Sunday, January 30, 2011


Integument - view 2, originally uploaded by andiwolfe.

Redwood burl, 5.75 X 4.5 inches; turned, carved and sandblasted. This is heading to AAW for the POP exhibit, "Roots," which will be on display at AAW headquarters through the 25th anniversary symposium this summere.

The inspiration for this piece comes from scanning electron micrographs of the seed of Castilleja, a hemiparasitic plant in Orobanchaceae. The outer wall of the seed coat collapses in the mature seed, leaving deep cells that surround the inner seed coat.

I spent a few years as a graduate student learning how to be a SEM jockey. I always enjoyed the surprises that emerged on the screen when looking at seeds and pollen grains at high magnification.

Here are some additional views:

Integument - view 1

Integument - view 3

Integument - view 4

Integument - view 5

Tuesday, January 18, 2011

Cape Town Sunset

Cape Town Sunset, originally uploaded by andiwolfe.

Another photo from Green Point in Cape Town. The sky was so vibrant during this particular sunset. As I recall, I had to lie on my stomach to take this photo from under the rail of the sea wall. Ruined my favorite pair of jeans this evening, but I did get some nice images from the site.

Monday, January 17, 2011

Green point lighthouse at sunset

An alternative title would be: Learning to use Photoshop CS5. This is the second photo I've processed entirely using the CS5 package. I usually process RAW files in Aperture and with the Nik Software plug-ins. This combination usually works very well and is super fasts for processing "easy" images.

This photo was pretty difficult in terms of contrasts between the foreground and background. I've found that Adobe Camera Raw does a much better job of processing the RAW file to bring out the best of the pixels. However, saving the processed "negative" as a TIFF and bringing that into Aperture is a huge storage hog, tripling the size of the file compared to the RAW one.

So, instead of bringing this image into Aperture, I did the processing in Photoshop. It takes longer, but I'm pretty happy with the results. The key is to make the masks accurately. I've learned a lot about obtaining and refining selections for building masks over the past week as I've been struggling to learn how Photoshop works. It's much more complicated than how I usually process images, but the control of where an adjustment is placed is so much better -IF the mask is made well. I bumped the magnification up to 1200X to make sure I masked the edges accurately. Time consuming, for sure, but the effort was worth it, I think.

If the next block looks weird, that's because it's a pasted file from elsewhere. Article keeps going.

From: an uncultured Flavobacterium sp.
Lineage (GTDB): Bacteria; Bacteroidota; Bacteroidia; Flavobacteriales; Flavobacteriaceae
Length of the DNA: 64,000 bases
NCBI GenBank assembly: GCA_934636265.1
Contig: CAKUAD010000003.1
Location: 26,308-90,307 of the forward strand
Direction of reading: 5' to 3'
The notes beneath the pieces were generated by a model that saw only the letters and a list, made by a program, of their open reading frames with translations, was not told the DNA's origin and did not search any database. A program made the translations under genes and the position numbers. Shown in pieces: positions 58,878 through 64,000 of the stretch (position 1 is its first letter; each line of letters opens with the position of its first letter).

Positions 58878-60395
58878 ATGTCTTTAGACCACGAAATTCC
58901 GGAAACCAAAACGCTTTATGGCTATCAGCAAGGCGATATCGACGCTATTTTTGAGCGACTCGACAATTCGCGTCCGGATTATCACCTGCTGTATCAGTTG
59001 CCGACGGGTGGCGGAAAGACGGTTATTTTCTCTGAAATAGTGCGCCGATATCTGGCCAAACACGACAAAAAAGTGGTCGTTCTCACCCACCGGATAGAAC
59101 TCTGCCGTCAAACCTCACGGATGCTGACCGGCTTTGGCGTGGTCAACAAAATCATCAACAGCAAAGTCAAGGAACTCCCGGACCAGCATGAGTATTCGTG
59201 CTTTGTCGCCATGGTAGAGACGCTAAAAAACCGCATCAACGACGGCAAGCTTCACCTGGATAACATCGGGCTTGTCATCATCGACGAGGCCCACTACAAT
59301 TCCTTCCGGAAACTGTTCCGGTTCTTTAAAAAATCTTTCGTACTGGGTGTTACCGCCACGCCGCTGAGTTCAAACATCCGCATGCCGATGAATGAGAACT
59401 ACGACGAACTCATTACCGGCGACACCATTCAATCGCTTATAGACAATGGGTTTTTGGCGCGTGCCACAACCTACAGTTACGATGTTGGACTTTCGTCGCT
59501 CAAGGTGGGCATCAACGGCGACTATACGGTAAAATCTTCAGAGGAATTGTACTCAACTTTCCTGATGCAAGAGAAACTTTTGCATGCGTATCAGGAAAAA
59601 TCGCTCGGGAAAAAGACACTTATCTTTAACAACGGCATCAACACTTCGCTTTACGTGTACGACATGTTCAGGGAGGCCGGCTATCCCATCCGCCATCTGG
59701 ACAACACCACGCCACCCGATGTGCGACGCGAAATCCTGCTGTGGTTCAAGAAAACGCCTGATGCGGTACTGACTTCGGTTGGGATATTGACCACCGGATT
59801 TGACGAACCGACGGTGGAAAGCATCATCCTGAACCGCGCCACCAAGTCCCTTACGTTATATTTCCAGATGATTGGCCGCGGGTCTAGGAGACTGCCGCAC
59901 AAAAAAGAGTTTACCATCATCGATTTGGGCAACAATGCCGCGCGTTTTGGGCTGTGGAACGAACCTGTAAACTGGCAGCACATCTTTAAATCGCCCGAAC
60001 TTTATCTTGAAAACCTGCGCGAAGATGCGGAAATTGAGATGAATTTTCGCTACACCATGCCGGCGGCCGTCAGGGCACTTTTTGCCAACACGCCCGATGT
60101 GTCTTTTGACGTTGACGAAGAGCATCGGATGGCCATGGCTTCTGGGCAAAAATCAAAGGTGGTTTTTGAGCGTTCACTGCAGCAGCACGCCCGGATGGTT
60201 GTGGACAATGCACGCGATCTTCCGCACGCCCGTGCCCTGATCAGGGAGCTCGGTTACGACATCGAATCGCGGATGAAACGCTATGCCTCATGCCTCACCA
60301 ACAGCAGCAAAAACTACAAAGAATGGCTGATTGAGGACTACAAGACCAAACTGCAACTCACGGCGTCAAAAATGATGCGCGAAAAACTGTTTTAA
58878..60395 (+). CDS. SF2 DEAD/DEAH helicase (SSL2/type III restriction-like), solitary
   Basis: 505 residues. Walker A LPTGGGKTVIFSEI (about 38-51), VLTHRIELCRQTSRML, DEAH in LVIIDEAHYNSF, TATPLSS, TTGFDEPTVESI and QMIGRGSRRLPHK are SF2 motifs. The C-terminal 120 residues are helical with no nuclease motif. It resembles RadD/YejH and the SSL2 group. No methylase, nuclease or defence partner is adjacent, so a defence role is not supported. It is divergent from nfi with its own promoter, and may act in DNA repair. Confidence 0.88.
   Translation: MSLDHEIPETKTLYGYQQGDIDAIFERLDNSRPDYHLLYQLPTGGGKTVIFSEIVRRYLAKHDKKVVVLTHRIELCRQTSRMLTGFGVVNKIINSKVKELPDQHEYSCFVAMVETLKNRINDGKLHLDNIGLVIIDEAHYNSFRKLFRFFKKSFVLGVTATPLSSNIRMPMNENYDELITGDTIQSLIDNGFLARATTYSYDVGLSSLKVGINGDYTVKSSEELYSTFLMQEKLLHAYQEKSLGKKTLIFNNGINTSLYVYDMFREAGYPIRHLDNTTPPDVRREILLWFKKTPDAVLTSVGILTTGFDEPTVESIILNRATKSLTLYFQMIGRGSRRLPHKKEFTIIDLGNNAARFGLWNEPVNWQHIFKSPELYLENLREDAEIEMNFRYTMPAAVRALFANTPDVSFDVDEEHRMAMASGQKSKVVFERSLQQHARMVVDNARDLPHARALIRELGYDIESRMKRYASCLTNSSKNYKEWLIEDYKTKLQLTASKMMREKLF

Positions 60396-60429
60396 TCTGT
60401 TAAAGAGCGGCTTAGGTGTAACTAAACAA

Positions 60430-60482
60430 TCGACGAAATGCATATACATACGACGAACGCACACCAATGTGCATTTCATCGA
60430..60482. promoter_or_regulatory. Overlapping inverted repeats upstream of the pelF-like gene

I don't expect that I will ever sell this image, but, as a learning exercise, it was time well spent.

Image added 19 Jan 2011:

Green Point Lighthouse at Sunset; seaward side

This is a photo of the lighthouse from the seaward side. That's where the light shines. The street side is blocked off, probably to keep the condominium owners happy.

Sunday, January 02, 2011

Hanging around

Hanging around, originally uploaded by andiwolfe.

This is a street photo I took while in South Africa October 2, 2010. I was on an excursion to Cape Point with Dennis and Gigi Laidler. Trent Bosch and his family were in Cape Town after the AWSA symposium and the Laidlers were taking them to see the sights around the Cape Peninsula on this lovely Saturday morning.

I was in the back seat of a Land Rover when we rolled up to a stop light. This young man was hanging out, watching the traffic roll by whilst casually eating an apple.

The photo was a bit underexposed and so I did a faux HDR treatment, bringing the exposure up by a stop or more and then stacking the two photos together to process in a Nik Software plug-in: HDR Efex Pro. I had not used this software before, but really enjoyed exploring all of the settings. This is my rendition of that captured moment in time.

I like the square crop on this image. The subject is positioned well for looking into the street, and seems totally at ease with the world. The taxi cab stopped in the frame of the glass door, stating where the photo was taken - Fish Hoek. The red phone box draws the eye into the center of the frame and the pedestrian crossing sign completes that line.

The processing gives the image a feel of being a watercolor. Digital photography has so much leeway for digital darkroom processing, which appeals to me. I don't think every photographic image needs to "look" like a photograph.